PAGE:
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Long Line Work

 
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AmmoMike
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Joined: 22 May 2003
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PostPosted: 06/19/03, 10:41 am    Post subject: Long Line Work Reply with quote

I have heard the term "longline" term thoughout the threads here, BUT my question is how do you do it? I grew up on a small ranch and all I can think of is lunge line(running your horse in circles on a long leash).. Am I correct in this thinking to a sort? Or am I totally wrong?
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cmmilach
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Location: Centennial, CO

PostPosted: 06/19/03, 2:18 pm    Post subject: General Chat Reply with quote

The term "longline" is really a check cord. It is a long length of rope usually 40 foot long used to give the dog some freedom, but also giving you the ability to give a correction if necessary.

I use it on my 8 yr old dog when doing bird work if he needs a reminder & I let my 11 month old female run with one in the field so if she "forgets" how to come when called, I have some means of catching her. Rolling Eyes
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AmmoMike
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PostPosted: 06/19/03, 2:40 pm    Post subject: Long Line Work Reply with quote

Not sure I quit understand how this works, because I know when my last GWP decided she didnt want to "come" when told there is no way I could ever catch her, until she wanted to be caught!!!!
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cmmilach
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PostPosted: 06/19/03, 5:39 pm    Post subject: General Chat Reply with quote

Hi,

I understand what you are saying, if they don't want to be caught, it can be hard, but at some point in time, they have to come close & you can step on the rope or I have been known to jump on it & grap it with my hands ( with gloves on of course!) or you can run them down on horseback & step on the rope, my horse is getting quite good at stepping on the check cord! Wink
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Baron
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PostPosted: 06/19/03, 5:51 pm    Post subject: Reply with quote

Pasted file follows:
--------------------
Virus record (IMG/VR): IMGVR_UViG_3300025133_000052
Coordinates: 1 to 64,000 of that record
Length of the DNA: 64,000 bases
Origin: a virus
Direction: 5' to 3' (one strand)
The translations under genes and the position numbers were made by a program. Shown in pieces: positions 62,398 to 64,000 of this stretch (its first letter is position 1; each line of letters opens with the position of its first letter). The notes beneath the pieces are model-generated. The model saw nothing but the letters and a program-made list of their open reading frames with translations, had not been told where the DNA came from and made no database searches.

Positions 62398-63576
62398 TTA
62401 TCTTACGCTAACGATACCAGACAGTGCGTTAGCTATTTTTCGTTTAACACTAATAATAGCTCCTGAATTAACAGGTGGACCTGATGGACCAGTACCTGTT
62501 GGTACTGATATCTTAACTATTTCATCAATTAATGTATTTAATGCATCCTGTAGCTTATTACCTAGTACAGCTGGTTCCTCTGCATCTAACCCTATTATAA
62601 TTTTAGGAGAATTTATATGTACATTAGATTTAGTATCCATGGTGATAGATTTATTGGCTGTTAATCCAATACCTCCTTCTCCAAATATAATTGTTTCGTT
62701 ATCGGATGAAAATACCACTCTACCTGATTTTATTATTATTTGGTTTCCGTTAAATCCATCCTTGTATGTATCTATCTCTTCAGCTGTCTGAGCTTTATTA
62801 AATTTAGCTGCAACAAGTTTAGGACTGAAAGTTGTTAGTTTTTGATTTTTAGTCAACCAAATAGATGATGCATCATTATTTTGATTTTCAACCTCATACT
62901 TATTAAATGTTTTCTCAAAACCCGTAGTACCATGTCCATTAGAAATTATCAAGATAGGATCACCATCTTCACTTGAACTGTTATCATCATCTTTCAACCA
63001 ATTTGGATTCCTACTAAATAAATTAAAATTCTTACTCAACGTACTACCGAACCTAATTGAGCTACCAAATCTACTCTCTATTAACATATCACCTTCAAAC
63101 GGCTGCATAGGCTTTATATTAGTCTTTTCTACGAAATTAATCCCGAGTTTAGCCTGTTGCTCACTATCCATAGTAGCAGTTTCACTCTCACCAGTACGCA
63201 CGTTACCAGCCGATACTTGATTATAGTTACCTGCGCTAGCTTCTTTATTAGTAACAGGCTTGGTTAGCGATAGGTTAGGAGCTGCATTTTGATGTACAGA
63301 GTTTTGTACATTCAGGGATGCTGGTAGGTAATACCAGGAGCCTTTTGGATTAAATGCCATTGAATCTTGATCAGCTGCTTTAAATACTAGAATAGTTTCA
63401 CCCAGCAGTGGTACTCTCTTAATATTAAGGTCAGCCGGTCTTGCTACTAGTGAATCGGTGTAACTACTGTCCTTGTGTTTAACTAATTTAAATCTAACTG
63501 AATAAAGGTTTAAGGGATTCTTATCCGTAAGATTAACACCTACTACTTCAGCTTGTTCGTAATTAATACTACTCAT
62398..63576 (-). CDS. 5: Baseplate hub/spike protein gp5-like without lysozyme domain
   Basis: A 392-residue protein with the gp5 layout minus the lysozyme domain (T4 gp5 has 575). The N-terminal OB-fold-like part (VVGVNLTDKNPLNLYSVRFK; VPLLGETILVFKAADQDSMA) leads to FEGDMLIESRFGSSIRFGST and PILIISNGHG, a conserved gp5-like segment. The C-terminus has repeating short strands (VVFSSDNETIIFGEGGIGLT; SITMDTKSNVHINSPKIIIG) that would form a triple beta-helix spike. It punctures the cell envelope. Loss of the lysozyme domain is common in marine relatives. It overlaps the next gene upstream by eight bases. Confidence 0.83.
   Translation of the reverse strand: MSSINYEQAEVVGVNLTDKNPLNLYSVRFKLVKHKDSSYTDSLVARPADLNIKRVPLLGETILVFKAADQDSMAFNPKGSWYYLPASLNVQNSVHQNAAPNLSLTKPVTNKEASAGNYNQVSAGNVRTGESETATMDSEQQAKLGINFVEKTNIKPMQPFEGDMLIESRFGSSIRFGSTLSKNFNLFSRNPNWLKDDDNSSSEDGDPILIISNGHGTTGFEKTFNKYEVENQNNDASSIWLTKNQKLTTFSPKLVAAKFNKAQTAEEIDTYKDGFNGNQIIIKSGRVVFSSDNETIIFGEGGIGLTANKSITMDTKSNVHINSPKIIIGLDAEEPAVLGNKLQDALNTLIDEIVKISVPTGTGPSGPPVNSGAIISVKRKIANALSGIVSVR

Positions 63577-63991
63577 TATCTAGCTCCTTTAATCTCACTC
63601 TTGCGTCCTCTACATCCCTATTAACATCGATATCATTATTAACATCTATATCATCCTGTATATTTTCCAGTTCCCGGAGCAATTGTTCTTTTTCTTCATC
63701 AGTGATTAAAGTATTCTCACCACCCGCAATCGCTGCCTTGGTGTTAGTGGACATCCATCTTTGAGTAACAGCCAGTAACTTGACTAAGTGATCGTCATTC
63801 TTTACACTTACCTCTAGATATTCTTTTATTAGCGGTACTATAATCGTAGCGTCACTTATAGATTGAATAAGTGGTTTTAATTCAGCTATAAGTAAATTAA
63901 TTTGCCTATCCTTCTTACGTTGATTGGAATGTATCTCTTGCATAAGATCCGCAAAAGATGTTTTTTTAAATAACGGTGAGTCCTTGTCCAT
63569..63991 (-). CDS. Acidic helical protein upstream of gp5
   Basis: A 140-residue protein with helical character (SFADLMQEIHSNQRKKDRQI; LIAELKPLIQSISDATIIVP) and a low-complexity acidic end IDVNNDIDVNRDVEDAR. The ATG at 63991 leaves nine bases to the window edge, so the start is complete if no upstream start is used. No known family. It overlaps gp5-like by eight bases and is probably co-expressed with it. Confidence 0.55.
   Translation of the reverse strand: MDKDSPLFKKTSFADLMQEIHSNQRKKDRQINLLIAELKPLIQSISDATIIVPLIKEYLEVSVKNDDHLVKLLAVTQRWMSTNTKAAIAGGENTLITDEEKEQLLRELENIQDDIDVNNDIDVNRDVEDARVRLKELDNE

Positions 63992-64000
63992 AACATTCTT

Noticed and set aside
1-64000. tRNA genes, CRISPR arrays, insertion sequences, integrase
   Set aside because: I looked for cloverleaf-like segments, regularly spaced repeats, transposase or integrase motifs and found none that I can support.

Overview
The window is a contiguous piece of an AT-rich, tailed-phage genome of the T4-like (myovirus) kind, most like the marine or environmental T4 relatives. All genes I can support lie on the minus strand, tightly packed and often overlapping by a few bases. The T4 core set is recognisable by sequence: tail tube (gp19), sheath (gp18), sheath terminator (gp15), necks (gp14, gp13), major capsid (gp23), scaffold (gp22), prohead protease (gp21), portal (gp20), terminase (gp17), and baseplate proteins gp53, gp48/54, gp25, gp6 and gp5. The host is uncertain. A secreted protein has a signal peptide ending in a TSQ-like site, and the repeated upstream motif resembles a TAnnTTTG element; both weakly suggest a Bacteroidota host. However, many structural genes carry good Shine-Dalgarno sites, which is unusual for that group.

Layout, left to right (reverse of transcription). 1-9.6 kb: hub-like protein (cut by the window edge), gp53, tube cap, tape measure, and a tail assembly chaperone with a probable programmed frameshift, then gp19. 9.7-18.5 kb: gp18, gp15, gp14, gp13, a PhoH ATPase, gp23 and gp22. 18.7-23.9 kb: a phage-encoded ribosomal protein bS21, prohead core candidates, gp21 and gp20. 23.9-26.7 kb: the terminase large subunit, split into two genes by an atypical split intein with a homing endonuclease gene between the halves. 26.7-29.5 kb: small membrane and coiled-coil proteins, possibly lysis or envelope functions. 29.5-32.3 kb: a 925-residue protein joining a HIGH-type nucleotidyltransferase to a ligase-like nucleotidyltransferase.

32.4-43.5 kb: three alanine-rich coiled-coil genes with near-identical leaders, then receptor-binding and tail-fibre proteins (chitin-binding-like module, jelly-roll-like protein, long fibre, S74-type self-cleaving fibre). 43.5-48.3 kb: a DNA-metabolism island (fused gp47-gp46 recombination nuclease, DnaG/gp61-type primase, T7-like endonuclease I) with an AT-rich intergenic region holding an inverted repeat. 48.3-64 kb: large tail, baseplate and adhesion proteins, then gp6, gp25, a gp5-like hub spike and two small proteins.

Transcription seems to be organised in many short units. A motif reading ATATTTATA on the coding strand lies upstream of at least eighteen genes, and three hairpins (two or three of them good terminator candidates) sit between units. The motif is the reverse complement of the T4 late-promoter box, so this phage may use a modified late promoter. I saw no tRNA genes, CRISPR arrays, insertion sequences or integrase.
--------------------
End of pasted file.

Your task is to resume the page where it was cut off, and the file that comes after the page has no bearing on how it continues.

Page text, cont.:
I use a long line (check cord) mainly to control a young dog while training (mainly training steadiness). However, some people will use it to aid in catching a run away dog. I, like you, found I wasn’t fast enough to catch the dog if it didn’t want to be caught. And, some dogs, after being caught a few times, learn how far away they need to stay so you can’t catch the end of the check cord.

I believe it is best to first work on the “come” command in the yard. Since it is such an important command, you want to spend a considerable amount of time on it, until the dog always comes when called. Gradually extend the distance between you and dog before you call it (out to the end of the check cord). Then begin to add more and more distraction, culminating with a bird (the ultimate distraction). Once you can call your dog, and it will leave a bird to come, you are ready to take it to the field. Let the dog run, and call it to you at random intervals. If the dog refuses to come, put the check cord on it, review your lessons, and try it again.

Some dogs will become check cord wise, and will respond properly while the check cord is attached, but will blow you off as soon as they think they are free. In that case, you may want to invest in an e-collar (you must properly condition the dog to the collar before using it in training). The e-collar will function as an extension of the check cord. The dog will soon learn that you can reach “out and touch it” no matter how far away it is from you.
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